The term Hoshin Kanri means “policy management” and is often translated as "direction setting," a critical task for any organization. It's important to have a long-term plan and make sure everyone in the organization understands that plan
The strategic planning system of Hoshin Kanri originated in Japan following World War II, but it has since spread worldwide and is often used in Lean organizations. This process involves setting objectives, coming up with a vision, and determining what strategies to use to reach those objectives.
An important part of Hoshin planning is communication; leaders must pass plans down through the business so that everyone involved sees and understands them. Hoshin Kanri is a top-down approach with managers setting goals and implementation being carried out by employees and effective communication will help people align their work with the organization’s larger goals.
Hoshin planning uses process similar the PDCA cycle to implement plans and follow up on them with the steps Think, Plan, Implement, and Review. Although slightly different from PDCA, the same principles are deeply embedded into Hoshin Kanri, which was influenced by Deming’s teachings of quality control principles. After the overarching goals have been established, managers will need to develop objectives and plans to effectively meet those objectives.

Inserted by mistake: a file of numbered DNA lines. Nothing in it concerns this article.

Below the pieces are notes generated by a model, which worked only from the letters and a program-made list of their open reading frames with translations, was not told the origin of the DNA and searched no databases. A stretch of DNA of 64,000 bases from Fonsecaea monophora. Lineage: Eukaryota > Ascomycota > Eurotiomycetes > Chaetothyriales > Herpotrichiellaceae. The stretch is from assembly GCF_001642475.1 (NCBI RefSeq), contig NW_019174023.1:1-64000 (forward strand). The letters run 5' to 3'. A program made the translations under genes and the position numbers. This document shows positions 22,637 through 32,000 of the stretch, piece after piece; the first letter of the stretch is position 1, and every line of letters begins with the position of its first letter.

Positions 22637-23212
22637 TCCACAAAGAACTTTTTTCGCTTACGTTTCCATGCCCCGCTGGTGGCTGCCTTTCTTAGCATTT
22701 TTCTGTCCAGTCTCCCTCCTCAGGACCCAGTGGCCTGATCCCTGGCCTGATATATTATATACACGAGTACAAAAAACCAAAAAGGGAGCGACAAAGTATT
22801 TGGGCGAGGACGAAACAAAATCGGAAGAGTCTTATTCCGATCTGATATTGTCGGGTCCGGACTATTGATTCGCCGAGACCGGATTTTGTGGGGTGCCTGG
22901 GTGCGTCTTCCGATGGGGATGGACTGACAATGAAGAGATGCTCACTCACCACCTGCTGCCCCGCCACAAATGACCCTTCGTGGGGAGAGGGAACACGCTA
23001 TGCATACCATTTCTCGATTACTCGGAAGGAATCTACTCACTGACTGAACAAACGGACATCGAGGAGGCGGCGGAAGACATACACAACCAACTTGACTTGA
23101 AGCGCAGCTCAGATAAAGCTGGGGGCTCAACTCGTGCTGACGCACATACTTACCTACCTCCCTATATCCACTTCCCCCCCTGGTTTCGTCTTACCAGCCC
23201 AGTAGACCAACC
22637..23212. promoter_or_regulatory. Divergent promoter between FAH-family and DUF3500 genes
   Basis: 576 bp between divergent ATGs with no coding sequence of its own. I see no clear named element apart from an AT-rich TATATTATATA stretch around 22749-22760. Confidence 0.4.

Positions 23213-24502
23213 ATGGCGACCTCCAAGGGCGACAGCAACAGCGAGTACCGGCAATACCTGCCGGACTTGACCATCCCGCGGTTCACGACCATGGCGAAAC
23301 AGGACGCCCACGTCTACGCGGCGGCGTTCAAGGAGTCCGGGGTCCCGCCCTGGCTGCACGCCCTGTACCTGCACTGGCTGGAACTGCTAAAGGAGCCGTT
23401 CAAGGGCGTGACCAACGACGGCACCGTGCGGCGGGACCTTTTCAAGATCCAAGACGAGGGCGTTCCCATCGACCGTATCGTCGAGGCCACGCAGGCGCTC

Plans developed with Hoshin are often set for a long period of time such as a year, and the cyclical process allows managers to plan for the future and not just what is happening in the present. At the end of that time period, results are measured against objectives. Reviews can also be implemented on a monthly or annual basis.
Simply put, Hoshin planning helps businesses keep sight of larger goals while also handling day-to-day work. It ensures every level of the company is working towards the same goal while reducing the waste resulting from inconsistent direction and poor communication.